To address lingering safety concerns after the 1993 firestorm, the City Council has endorsed a plan to build a cul-de-sac near the end of Canyon Acres Drive so that emergency vehicles can more easily exit the rustic community, which lost two-thirds of its homes in the 1993 blaze.
Construction of the turnaround is to begin in early September and to be completed in about three weeks, City Engineer Steve May said Wednesday. The project will cost the city $75,000, he said.
“This will, I think, give a lot of peace of mind to some residents who live up there who have since the fire felt isolated and unprotected,” May said. “You’ve got a lot of interest shown by many of the residents and continual requests for the city to move forward with this and get it completed.”
Canyon Acres Drive is the only street leading into and out of the neighborhood, which is against a hillside. Without the addition to the road, large emergency vehicles must either back out or try to make a three-point turn, May said.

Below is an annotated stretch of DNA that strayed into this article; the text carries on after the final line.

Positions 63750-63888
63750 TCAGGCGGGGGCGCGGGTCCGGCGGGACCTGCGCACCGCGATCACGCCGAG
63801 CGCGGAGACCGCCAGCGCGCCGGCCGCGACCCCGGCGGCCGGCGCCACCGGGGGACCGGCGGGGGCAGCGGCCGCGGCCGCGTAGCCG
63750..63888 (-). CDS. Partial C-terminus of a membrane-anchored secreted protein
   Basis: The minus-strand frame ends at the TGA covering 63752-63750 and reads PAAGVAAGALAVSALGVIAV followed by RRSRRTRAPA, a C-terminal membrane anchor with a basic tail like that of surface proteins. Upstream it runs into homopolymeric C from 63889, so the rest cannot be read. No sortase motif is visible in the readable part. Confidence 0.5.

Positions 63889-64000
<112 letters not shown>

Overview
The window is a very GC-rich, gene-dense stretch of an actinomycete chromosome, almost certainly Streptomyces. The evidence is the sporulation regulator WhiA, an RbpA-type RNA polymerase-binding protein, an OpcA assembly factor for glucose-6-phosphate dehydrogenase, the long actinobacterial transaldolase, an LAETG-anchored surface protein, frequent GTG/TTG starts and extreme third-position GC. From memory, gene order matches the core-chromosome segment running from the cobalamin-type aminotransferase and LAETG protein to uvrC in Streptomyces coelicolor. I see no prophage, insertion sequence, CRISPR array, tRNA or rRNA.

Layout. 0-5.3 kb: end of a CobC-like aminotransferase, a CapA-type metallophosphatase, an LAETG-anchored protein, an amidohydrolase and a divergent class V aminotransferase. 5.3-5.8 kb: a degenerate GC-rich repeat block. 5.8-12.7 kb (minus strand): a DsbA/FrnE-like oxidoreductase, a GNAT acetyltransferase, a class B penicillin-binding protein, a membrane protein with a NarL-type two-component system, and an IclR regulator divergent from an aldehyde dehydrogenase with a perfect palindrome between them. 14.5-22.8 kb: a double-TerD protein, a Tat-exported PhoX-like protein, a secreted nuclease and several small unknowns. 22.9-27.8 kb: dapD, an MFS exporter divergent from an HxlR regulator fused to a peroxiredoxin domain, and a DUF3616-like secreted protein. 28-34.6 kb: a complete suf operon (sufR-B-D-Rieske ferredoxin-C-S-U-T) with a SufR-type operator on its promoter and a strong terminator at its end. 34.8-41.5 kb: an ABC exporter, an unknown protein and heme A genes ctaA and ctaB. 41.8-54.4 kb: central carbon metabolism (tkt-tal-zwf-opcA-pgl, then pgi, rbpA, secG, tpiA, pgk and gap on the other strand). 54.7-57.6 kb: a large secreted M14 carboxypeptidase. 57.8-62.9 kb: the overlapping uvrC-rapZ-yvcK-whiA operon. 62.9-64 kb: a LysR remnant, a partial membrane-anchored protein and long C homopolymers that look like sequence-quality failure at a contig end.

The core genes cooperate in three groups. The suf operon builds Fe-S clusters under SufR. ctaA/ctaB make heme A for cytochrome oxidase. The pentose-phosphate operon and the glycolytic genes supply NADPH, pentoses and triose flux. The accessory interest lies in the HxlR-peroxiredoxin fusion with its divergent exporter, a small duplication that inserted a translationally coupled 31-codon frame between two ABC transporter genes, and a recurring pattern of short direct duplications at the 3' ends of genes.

Carl Klass, a city fireman who lives in the neighborhood, agreed that most in the community support the cul-de-sac’s construction.
“The turnaround was a priority for the canyon residents who are now returning after a three-year absence,” Klass said. “It affects the whole canyon and the way the Fire Department thinks about entering a boxed canyon.”
Firefighters have said there was little that could be done to save homes in the tiny community during the 1993 blaze because flames moved so quickly, tearing through the canyon and then shooting up the hillside behind it.
Sixty of the community’s 90 homes were burned. In all, the fire damaged or destroyed 441 homes in and around Laguna Beach.
Many Canyon Acres residents signed petitions urging the city to proceed with the turnaround. A few also raised concerns about whether the city had selected the best location for the cul-de-sac, though, and the city’s Design Review Board rejected the proposal last month.
The city’s Municipal Services Department appealed to the City Council, which overturned the board’s decision with a unanimous vote this week.